This is Part TWO of the behind-the-scenes story of how sports car racing emerged in America during the post-war era, who organized the races and the all-out war that erupted for control. This post is excerpted from the book: “IMSA 1969-1989: The Inside Story of How John Bishop Built the World’s Greatest Sports Car Racing Series”, authored by Mitch Bishop and Mark Raffauf, scheduled for publication in January 2019 from Octane Press.
There was plenty of professional racing going on in the world by the late 1950s. Outside of the U.S., international racing was governed by the Federation Internationale de l’Automobile (FIA). Some Americans like Phil Hill, Dan Gurney and Carroll Shelby achieved professional status by racing in Europe against the best drivers of the day, but for most drivers in the U.S. racing for money risked the loss of their SCCA licenses.
Bringing international caliber drivers to the U.S. became an obsession for early race organizers like Bill France Sr., the founder of NASCAR, and the leaders of the FIA correspondingly saw the U.S. market as a huge opportunity. With the withdrawal of the AAA from race sanctioning in 1955, representatives from the FIA came to America in 1956 with the intention of hitching their wagon to one of the established sanctioning bodies already functioning in the U.S.: NASCAR, USAC and the SCCA.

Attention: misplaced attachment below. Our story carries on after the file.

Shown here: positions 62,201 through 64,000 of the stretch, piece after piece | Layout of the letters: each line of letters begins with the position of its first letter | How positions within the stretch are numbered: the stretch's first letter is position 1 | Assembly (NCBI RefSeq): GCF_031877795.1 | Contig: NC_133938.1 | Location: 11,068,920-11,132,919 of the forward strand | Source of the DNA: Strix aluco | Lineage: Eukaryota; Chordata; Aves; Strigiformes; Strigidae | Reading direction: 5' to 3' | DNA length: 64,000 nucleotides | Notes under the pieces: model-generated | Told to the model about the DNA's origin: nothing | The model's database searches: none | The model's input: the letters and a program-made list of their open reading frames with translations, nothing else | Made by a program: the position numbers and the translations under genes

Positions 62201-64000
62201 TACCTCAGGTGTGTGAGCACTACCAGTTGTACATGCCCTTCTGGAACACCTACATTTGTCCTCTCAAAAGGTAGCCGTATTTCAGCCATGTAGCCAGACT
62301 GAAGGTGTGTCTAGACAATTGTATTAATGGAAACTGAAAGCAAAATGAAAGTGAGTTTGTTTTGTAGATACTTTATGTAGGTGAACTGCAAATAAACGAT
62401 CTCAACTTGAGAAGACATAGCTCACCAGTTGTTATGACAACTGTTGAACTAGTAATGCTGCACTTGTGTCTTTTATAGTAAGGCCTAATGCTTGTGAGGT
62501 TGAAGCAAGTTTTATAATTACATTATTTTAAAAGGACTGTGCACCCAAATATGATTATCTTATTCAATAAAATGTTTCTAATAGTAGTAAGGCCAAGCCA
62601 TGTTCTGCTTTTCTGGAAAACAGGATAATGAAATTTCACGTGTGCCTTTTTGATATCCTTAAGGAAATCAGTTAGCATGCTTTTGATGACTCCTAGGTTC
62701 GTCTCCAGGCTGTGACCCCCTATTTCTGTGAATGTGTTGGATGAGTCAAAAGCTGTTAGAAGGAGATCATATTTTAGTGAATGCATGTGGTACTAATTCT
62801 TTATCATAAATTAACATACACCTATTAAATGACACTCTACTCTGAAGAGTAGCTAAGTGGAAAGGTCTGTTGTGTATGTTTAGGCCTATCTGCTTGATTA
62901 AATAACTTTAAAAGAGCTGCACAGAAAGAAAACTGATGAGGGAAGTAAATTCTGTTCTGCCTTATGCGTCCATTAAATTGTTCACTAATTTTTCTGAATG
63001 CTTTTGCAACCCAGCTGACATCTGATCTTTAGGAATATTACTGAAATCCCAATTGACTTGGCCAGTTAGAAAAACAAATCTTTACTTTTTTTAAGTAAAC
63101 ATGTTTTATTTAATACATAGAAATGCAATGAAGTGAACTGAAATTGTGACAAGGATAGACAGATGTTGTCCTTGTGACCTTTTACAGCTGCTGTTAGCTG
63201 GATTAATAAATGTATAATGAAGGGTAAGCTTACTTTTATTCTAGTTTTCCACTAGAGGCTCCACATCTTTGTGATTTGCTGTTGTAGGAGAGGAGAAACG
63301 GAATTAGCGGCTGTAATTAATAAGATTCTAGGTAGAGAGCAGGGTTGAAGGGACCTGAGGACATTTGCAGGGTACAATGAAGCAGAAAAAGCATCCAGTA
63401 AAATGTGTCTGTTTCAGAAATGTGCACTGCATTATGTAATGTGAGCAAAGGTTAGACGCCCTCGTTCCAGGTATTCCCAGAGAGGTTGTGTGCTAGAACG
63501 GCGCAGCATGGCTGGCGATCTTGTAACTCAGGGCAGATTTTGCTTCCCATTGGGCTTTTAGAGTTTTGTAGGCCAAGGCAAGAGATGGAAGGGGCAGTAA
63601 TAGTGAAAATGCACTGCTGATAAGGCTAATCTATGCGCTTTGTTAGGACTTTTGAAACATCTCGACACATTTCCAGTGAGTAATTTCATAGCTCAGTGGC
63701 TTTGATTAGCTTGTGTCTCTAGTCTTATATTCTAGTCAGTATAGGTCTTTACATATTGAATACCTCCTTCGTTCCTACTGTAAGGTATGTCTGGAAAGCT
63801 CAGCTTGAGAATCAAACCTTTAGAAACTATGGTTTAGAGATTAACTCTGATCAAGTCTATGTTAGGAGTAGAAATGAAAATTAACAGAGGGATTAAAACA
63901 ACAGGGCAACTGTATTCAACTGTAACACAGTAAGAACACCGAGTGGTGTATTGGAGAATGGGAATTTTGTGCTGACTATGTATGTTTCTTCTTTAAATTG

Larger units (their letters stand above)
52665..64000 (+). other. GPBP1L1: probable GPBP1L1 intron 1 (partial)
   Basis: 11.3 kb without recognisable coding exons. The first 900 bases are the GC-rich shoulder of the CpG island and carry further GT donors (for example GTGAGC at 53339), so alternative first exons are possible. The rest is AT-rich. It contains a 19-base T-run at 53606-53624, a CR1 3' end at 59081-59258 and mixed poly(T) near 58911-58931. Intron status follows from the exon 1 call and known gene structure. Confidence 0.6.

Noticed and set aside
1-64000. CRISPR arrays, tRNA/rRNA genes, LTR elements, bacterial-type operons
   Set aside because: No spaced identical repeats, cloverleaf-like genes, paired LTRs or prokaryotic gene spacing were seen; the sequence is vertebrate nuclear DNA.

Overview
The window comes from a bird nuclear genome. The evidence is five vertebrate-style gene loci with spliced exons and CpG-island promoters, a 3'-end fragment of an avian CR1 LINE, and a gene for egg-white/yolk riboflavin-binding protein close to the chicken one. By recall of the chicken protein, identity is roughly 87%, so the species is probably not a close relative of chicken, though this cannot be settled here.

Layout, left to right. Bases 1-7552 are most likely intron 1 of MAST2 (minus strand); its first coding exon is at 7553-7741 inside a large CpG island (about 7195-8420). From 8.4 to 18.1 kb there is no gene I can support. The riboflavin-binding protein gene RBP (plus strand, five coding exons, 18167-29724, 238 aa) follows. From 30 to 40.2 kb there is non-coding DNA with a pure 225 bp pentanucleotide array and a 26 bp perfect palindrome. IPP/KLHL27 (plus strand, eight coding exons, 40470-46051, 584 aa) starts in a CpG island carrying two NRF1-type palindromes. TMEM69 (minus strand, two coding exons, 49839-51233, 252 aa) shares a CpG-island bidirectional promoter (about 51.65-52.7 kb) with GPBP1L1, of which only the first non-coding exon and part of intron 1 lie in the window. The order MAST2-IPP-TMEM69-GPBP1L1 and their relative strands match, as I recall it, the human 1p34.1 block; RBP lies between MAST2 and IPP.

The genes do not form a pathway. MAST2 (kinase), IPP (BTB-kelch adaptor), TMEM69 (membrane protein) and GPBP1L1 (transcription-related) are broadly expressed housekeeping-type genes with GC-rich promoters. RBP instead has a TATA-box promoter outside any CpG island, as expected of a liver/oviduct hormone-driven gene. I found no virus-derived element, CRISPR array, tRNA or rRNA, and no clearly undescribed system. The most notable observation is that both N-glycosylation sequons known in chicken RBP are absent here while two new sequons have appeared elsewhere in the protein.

The emissaries from Europe met with France Sr., Colonel Arthur Harrington, former president of the AAA Contest Board and one of the founders of USAC, and Jim Kimberley, who represented the SCCA. The leadership at USAC saw this as an enormous opportunity to take control of professional road racing if they could convince the FIA representatives to give them their seal of approval. But France Sr. had other ideas. He understood that if just one organization owned the FIA relationship, it would quickly put the others at a disadvantage. He instead proposed a committee comprised of all three sanctioning organizations, each with the ability to apply for the FIA’s international listings for their events. The FIA agreed and the Automobile Competition Committee of the United States (ACCUS) was formed in 1957. ACCUS continues to operate today as the representative of American racing to the FIA, albeit with more member organizations.
Shortly after the creation of ACCUS, race organizers secured FIA listings for Formula One Grand Prix events at Sebring in 1959 and Riverside in 1960, running them under the FIA banner without a U.S. sanctioning body. These professional events were groundbreaking; they introduced world-class race drivers and their exotic machines to American audiences. By 1961, USAC had taken over the sanction of the L.A. Times Grand Prix and a similar event held at Laguna Seca.
The first Watkins Glen-based Formula One race was held in 1961 under direct FIA sanction. These races, along with Alec Ulmann’s 12 Hours of Sebring held in March, became a powerful magnet for American drivers who wanted in on the action.